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CW - 150
The Civil War 150th Anniversary
Interesting facts, links, and suggested books for each month of the Civil War.
This Month's Events
- 3 January. The Richmond, Virginia paper reports from North Carolina: "Wilmington, N. C., Jan. 3. --The secession flag, with fifteen stars, was raised here to-day by a large and enthusiastic gathering of people. A secession meeting was held to-night at the theatre, which was densely crowded. The secession feeling is increasing daily."
- 9 January. After seceding from the Union on Dec. 20, 1860, South Carolina initiates hostilities by firing upon the Star of the West, an unarmed merchant vessel hired by the U. S. government to deliver troops and supplies to Fort Sumter in Charleston Harbor. The order to fire is given by Governor Francis Pickens. The ship retreats. These are the first Confederate shots fired at a vessel flying the U. S. flag.
- 9 January. Mississippi secedes from the Union.
- 10 January. Florida secedes from the Union. At Pensacola the Federal garrison spike their guns and move offshore to Fort Pickens on Santa Rosa Island. Pickens will remain in Union hands throughout the war.
- 11 January. Alabama secedes from the Union.
- 11 January. Having written to the President to apologize, Governor John Ellis of North Carolina writes to militia commander John L. Cantwell in Wilmington with instructions to return Forts Johnson and Caswell which Cantwell's troops have seized to the U. S. government -- that North Carolina has no authority to take U. S. property.
- 19 January. Georgia secedes from the Union.
- 19 January. Governor Ellis sends Charles E. Lee of the Charlotte Military Academy to the north with orders to buy arms and military equipment for North Carolina. The bill totals $242,405.
- 20 January. At Fort Sumter, commanding officer Major Robert Anderson asks that he be allowed to send the women and children in the fort to New York. His request is granted and 17 women, 12 children under 10 years of age, and 11 infants under 2 years of age leave.
- 26 January. Louisiana secedes from the Union.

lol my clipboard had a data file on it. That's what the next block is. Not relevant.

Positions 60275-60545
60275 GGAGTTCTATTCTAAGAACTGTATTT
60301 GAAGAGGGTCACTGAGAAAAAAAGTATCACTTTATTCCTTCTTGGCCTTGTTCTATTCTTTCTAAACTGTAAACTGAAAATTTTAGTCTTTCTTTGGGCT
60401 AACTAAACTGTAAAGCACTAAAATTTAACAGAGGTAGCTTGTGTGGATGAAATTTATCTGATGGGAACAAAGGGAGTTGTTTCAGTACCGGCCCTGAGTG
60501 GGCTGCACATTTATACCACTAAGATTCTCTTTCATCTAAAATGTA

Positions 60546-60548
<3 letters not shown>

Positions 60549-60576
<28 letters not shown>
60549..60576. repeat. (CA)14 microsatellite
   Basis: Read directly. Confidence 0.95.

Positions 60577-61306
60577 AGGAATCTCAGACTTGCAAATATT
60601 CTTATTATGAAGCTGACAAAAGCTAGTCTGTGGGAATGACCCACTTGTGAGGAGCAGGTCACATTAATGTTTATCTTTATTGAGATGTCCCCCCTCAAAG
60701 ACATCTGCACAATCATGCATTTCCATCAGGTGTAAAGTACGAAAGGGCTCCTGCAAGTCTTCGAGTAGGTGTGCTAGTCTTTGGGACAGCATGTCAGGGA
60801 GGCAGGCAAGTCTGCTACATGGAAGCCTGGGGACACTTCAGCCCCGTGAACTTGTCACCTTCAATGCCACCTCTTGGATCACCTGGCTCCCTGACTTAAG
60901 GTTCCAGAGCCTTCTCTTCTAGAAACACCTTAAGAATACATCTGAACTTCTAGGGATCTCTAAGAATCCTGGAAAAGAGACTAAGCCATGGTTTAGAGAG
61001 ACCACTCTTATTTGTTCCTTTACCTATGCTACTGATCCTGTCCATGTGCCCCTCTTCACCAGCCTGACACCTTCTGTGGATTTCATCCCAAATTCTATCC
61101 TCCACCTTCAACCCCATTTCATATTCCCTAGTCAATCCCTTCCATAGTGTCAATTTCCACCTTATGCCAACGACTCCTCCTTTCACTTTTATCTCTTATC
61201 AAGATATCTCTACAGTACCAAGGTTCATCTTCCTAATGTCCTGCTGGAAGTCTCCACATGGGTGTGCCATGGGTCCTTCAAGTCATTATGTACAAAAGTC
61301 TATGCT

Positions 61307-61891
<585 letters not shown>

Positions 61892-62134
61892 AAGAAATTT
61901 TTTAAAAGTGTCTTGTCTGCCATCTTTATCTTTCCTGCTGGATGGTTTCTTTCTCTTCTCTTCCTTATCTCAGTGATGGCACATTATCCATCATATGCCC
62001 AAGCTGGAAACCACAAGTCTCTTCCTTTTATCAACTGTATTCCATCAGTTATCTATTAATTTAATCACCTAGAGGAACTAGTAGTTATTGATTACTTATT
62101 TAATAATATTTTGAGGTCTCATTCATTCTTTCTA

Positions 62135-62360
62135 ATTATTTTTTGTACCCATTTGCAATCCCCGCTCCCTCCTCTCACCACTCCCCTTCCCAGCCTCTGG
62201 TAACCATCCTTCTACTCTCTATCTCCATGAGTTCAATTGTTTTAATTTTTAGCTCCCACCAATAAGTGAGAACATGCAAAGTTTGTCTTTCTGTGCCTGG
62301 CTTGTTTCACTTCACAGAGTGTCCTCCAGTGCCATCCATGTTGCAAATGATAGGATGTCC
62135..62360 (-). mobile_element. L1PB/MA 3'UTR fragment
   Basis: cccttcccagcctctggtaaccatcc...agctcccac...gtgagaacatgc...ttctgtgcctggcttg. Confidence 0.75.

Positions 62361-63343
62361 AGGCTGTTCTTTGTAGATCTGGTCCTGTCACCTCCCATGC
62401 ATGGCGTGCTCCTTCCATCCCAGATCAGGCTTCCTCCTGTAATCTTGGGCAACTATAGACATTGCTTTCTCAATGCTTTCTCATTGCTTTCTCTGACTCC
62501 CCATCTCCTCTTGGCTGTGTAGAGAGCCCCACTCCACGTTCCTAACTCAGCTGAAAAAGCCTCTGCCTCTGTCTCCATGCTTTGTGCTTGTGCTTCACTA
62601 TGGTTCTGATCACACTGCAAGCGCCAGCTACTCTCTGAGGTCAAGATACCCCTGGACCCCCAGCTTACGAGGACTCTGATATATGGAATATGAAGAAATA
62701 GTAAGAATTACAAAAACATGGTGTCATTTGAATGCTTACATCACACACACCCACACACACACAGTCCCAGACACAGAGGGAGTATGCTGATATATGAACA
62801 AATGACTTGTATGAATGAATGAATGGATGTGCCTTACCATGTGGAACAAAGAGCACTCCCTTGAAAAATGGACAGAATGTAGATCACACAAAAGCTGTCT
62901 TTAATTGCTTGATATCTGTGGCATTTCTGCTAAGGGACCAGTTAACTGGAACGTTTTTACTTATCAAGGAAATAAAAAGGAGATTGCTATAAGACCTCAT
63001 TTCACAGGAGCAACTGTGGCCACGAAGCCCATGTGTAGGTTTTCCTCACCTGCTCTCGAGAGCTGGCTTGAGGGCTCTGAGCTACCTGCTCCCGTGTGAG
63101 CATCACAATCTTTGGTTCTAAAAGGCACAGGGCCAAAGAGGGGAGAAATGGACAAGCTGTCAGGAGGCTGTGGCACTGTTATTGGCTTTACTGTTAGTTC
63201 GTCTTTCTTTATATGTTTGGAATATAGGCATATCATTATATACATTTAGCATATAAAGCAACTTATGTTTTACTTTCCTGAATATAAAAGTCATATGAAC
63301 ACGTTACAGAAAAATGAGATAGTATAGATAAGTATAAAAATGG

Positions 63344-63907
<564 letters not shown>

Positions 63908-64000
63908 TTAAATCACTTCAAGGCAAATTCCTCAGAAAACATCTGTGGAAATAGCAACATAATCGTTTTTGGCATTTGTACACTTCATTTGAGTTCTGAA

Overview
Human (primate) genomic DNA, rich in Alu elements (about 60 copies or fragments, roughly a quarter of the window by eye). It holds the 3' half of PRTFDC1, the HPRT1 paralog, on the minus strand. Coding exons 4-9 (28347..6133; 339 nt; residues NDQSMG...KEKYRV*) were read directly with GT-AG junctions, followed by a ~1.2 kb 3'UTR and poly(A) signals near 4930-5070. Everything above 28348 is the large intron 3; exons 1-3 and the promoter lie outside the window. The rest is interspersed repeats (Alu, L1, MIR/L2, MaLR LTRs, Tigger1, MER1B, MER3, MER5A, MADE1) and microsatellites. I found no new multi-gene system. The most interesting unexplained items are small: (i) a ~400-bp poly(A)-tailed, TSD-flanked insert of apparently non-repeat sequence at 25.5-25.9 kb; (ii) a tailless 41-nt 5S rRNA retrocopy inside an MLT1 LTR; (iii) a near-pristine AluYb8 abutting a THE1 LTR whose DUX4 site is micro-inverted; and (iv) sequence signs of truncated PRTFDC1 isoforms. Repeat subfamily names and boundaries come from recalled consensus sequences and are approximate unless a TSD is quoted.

- 29 January. Kansas enters the Union as a state; their constitution prohibits slavery.
- 31 January. The North Carolina legislature re-elects Thomas Clingman as U. S. senator. (At this time senators were not elected by popular vote.) Later this year the Senate will expel him for anti-Union activities and he will go on to be a Confederate general.
- This month in North Carolina, opinion on secession is still divided. A South Carolina diarist writes, "N. C. seems in no hurry to join us, she certainly cant be called hasty."*
- *A Confederate Nurse, by Ada W. Bacot, p. 27. Call #: 973.775 BAC.
This Month's Fiction
The Sands of Pride by
Call Number: FIC TRO N.C.
Publication Date: 2002-04-11
Opening on New Year's Eve 1861, almost six months before North Carolina's grudging decision to secede from the Union on May 20, 1861, this sprawling account revolves around the bustling seaport of Wilmington, which serves as the lifeline of the Confederacy. Real-life historic figures are artfully integrated with an extensive dramatis personae of flamboyant and idiosyncratic fictional characters including Belle O'Neal, a sensuous rebel spy; Cyrus Bone, a Confederate deserter; and Largo Landau, the daughter of a Wilmington merchant who becomes a patron of the poor. An impressive novel from a distinguished scholar/author, this title will appeal to the countless fans of Cold Mountain as well as to the Civil War buffs who normally stick to nonfiction.
Look Away by
Call Number: FIC COY
Publication Date: 1995-06-02